Memory can be a fickle thing. One day you have no problem memorizing a bunch of numbers and then the next, you cannot even remember where you put your car keys.

Everyone, even young adults, can forget things every now and then. Everyone had their fair share of frustrating moments where they forget things occasionally, like the name of your elementary teacher or the whereabouts of the remote control.

However, forgetfulness is more likely to be experienced by older adults, especially those ages 65 and above.

As an individual gets older, there will be a gradual decline in their normal bodily functions and processes, including the brain.

This is why seniors can observe noticeable changes in their cognitive function, such as:

  • Forgetting things easily
  • Difficulty remembering new information
  • Having problems in learning new things
  • Losing items once in a while
  • Making bad decisions occasionally

If you find yourself in these situations, don’t worry. These are typical effects of aging and not some telltale signs of a memory-related illness.

However, this does not mean that it cannot progress into something serious such as Alzheimer’s disease and other dementias. To prevent falling prey to these debilitating conditions, you must start caring for your mental well-being as early as today.

Here are some tips for improving memory that can help you age with an intact and healthy mind.



Exercise Your Brain


After years of working non-stop, having to rest your well-worn physical and mental aspect can be freeing.

It is okay to rest; however, you should still do certain activities to keep your brain well-oiled and prevent it from succumbing to rust.

Like the muscles and other parts of your body, memory follows a particular phrase which is “use it or lose it”. It means that if you want to keep a healthy brain, then you better use it or risk losing it from aging or other medical conditions.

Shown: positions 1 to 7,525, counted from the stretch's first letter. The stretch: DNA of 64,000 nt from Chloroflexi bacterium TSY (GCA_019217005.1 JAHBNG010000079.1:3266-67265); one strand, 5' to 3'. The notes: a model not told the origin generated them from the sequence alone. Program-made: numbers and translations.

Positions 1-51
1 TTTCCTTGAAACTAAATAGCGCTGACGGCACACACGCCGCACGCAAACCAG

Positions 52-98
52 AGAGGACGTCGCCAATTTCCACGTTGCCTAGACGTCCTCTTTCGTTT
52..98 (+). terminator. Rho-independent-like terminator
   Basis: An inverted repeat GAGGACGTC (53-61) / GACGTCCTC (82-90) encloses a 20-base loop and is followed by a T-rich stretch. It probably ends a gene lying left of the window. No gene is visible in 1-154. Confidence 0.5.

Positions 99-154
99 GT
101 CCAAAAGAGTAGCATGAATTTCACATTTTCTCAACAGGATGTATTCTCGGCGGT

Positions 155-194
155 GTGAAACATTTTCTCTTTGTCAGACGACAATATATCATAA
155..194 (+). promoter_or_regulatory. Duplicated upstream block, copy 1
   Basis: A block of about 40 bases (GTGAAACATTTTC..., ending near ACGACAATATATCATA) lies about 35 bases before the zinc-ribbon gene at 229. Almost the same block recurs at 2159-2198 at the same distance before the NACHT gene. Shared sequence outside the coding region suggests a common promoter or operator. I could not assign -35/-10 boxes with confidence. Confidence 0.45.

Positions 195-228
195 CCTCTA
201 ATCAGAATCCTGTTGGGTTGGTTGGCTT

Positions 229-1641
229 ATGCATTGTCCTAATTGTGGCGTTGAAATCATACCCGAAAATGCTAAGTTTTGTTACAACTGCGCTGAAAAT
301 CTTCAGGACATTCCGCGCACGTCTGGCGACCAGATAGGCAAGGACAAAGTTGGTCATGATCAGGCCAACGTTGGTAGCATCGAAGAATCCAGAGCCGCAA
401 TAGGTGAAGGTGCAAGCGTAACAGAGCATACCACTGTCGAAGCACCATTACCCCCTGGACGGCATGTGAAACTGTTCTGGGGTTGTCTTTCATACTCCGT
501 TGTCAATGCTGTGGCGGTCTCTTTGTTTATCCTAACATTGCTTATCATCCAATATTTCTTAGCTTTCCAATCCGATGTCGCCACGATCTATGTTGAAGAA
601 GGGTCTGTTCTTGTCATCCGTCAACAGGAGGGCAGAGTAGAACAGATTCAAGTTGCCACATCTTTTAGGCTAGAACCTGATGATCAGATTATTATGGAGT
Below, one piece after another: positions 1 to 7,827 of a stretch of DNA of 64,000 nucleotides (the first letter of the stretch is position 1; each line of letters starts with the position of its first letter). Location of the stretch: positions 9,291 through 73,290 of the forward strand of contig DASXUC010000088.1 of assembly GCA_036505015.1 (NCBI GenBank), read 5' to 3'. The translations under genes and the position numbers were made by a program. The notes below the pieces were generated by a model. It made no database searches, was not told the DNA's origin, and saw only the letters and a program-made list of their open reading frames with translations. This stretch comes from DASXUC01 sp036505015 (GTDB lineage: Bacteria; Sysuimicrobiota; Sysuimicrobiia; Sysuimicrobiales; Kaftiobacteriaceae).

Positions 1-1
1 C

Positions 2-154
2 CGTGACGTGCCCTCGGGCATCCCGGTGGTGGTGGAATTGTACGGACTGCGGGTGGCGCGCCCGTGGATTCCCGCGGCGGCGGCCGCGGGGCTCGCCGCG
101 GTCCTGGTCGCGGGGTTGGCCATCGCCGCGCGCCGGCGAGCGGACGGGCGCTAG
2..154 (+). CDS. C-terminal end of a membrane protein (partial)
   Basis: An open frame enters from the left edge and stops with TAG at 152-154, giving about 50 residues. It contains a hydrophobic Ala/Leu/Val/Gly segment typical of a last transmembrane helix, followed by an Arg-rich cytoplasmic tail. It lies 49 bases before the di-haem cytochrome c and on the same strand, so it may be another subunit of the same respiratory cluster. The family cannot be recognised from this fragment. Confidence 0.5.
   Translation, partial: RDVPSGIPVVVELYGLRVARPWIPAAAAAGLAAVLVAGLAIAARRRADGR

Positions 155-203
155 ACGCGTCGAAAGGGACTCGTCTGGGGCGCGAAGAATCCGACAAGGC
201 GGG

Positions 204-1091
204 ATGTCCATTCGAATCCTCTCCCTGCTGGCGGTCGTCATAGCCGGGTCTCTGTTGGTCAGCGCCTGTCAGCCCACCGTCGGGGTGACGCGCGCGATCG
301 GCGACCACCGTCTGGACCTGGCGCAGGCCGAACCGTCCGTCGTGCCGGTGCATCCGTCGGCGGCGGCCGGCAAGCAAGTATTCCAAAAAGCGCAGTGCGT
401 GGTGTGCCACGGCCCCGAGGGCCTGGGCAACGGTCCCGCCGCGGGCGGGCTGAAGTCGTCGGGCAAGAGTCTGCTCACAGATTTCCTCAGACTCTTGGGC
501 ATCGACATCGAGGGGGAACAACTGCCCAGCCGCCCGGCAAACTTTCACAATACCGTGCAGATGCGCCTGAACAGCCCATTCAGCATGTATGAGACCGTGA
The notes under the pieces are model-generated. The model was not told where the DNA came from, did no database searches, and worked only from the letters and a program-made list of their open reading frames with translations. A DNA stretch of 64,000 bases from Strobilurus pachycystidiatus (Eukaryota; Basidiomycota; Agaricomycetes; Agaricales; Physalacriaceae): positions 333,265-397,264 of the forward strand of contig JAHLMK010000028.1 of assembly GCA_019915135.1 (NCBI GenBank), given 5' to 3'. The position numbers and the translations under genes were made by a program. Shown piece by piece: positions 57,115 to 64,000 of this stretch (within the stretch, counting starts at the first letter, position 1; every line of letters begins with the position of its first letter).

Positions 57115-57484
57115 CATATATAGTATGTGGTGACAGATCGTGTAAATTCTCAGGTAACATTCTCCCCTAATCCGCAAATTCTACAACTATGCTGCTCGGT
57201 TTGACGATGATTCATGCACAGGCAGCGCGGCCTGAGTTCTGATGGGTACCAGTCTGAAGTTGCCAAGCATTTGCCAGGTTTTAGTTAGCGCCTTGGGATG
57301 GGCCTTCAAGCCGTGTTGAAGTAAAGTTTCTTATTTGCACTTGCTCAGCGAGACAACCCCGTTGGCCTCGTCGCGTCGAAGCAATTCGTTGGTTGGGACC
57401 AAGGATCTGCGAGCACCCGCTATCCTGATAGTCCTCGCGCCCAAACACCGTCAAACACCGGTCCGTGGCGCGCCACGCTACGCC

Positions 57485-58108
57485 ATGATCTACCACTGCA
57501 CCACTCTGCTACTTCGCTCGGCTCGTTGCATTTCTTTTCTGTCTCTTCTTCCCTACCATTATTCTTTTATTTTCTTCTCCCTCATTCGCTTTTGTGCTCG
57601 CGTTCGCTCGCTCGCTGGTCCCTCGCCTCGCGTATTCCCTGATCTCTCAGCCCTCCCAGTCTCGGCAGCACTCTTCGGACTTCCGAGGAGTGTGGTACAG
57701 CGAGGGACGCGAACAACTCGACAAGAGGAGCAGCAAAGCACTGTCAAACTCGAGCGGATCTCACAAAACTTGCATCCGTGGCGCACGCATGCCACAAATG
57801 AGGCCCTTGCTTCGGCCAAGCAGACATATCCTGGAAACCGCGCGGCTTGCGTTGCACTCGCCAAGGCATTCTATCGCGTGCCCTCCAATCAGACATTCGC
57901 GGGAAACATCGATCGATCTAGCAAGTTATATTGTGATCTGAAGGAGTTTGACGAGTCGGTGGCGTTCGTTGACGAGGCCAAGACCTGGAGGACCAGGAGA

Moreover, the more you stimulate your brain, the better it will be in retaining and improving its normal functions.

So, despite enjoying retirement, you must shake things up a bit and engage in brain-boosting activities such as:

  • Learning new things (e.g., an instrument, a language, or a skill)
  • Enrolling in senior classes
  • Cultivating a hobby
  • Engaging in memory exercises
  • Playing mind-stimulating games

You can do any activity as long as it is out of your comfort zone, challenging, and most importantly, rewarding.


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Get Moving


Regular physical activity might seem pointless when it comes to improving your memory. The two can appear unrelated, but many studies suggest otherwise.

Studies revealed that engaging in exercise and blood-pumping activities help keep the brain sharp and healthy. Some of its benefits to your body include:

  • Increasing the blood and oxygen levels in the brain, thus, increasing its activity.
  • Stimulating the release of brain-boosting hormones.
  • Reduces stress
  • Decreases your risk of developing illnesses like heart disease, diabetes, and hypertension.
  • Prompts the growth of new nerve cells in the brain.

According to the Department of Health, older adults need at least 150 minutes of low-impact aerobic exercises spread throughout a week.